Of 652 free flaps, 36 flaps (5.5%) were re-explored within 7 days from the initial surgery due to venous congestion and 28 flaps (77.8%) were salvaged. Flap failure occurred in 8 cases (3 radial forearm, 4 ALT, and 1 MSP) with an overall flap survival rate of 98.8%. A single venous anastomosis was performed in 358 flaps (54.9%), while dual venous anastomoses were performed in 294 flaps (45.1%). End-to-end anastomoses were preferentially performed in our center (n = 643, 98.6%), whereas end-to-side techniques were involved in other cases (in our data, end-to-end anastomosis to the internal jugular vein [IJV] represented the employment of their side branches, while end-to-side anastomosis indicated direct connection to IJV itself). For IJVS, the IJV branch (n = 450, 47.6%) was the most commonly used, followed by the superior thyroidal (n = 161, 17%), the facial (n = 102, 10.8%), and the lingual (n = 3, 0.3%) veins. For SVS, the external jugular vein (EJV) (n = 151, 16%) was the most frequently used, followed by the superficial temporal (n = 26, 2.7%), the anterior jugular (n = 22, 2.3%), the transverse cervical (n = 19, 2%), and other veins. The type of selected venous system was categorized in three ways demonstrated by flaps draining into the IJVS (n = 445, 68.3%), the SVS (n = 94, 14.4%), and both the IJVS and the SVS (n = 113, 17.3%). More specific classifications were described depending on the number of anastomosis in each venous system and were composed of five types including flaps draining into a single IJVS vein (n = 287, 44%), a single SVS vein (n = 71, 10.9%), two IJVS veins(n = 158, 24.2%), two SVS veins (n = 23, 3.5%), and two IJVS and SVS veins (n = 113, 17.3%).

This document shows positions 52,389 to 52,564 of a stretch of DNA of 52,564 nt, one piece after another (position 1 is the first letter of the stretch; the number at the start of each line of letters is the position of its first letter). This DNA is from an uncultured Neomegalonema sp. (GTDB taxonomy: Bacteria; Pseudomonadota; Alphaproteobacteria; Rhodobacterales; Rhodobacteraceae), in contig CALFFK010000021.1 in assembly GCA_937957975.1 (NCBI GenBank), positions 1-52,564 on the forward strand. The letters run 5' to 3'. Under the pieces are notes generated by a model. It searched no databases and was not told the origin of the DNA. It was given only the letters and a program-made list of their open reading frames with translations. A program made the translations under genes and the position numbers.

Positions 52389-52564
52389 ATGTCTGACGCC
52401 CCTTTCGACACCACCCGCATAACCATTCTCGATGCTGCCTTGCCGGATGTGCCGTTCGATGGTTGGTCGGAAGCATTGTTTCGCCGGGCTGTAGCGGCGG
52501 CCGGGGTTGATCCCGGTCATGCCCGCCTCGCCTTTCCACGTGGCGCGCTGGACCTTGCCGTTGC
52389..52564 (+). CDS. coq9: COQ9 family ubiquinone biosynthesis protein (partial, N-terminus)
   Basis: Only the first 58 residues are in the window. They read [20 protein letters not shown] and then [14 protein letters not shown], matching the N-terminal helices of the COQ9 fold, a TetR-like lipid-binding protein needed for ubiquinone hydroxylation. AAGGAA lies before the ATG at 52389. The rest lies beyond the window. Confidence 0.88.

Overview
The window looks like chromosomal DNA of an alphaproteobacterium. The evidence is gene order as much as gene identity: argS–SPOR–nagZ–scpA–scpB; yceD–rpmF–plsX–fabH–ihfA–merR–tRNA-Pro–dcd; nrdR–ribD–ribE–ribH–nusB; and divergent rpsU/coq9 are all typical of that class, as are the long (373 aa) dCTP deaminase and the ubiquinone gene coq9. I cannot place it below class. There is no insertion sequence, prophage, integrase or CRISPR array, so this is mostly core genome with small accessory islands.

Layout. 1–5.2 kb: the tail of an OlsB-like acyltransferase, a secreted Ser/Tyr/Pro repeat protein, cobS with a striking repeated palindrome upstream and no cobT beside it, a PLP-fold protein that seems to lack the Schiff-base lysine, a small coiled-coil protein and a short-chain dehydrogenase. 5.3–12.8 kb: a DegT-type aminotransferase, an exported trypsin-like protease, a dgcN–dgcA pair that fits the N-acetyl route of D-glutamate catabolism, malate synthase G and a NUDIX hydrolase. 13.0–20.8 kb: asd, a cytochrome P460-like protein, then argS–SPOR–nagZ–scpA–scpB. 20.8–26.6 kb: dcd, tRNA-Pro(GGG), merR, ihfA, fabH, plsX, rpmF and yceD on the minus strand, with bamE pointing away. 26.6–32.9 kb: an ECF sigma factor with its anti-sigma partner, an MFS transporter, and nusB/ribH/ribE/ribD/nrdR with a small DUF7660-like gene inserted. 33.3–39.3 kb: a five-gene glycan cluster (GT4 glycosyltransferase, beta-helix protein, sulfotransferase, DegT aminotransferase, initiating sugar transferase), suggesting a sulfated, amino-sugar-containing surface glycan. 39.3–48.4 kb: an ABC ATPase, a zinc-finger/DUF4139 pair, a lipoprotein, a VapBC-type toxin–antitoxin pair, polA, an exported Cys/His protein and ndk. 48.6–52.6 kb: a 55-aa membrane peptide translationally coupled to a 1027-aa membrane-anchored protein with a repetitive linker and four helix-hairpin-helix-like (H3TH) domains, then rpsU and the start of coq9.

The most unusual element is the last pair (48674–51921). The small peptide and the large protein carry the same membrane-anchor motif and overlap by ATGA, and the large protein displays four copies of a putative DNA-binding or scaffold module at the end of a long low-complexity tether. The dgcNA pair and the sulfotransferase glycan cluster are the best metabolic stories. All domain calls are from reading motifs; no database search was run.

In bivariate analysis, there was no difference in the incidence of venous congestion, the salvage rates of compromised flaps, and the survival rates of total flaps in terms of age, sex, type of flap, tumor location, tumor stage, smoking status, and underlying disease status. However, a higher rate of venous compromise was noted in patients who previously had radiation treatments (20% vs. 3.1%, p < 0.001) and a prior history of neck dissection (11.1% vs. 4.4%, p < 0.005). Flap survival was also significantly lower in patients who previously had radiation treatments (92.6% vs. 99.8%, p < 0.001) and a prior history of neck dissections (96.3% vs. 99.3%, p = 0.01). Flaps with two vein anastomoses showed a higher rate of venous compromise compared with a one vein anastomosis (7.8% vs. 3.6%, p = 0.02). The end-to-side repair technique appeared to have a negative effect on flap survival, but the small number of subjects was considered a limitation of our study. The type of individual vein had no significant association with venous congestion and flap survival. For subgroup analysis of superficial and deep vein, no significant difference of venous congestion and flap survival was found in either the IJVS or SVS group. However, different rates of venous congestion were identified in terms of subcategories by the number of anastomosis in each venous system; higher thrombosis was noted when two veins of IJVS were used for anastomosis (n = 17, 10.8%) ([Tables 1] and [2]). Comparisons of venous congestion and flap survival based on parameters related with anastomotic features of recipient vein are described in [Figs. 1] and [2].

Zoom Image
Fig. 1 Comparison of venous congestion based on parameters related with anastomotic features of recipient vein in bivariate analysis. (A) Rate of venous congestion based on number of anastomosis. (B) Rate of venous congestion based on venous anastomotic configuration. (C) Rate of venous congestion based on recipient drainage system. (D) Rate of venous congestion based on number of anastomosis and recipient drainage system. ETE, end-to-end; ETS, end-to-side; IJVS, internal jugular venous system; SVS, subclavian venous system.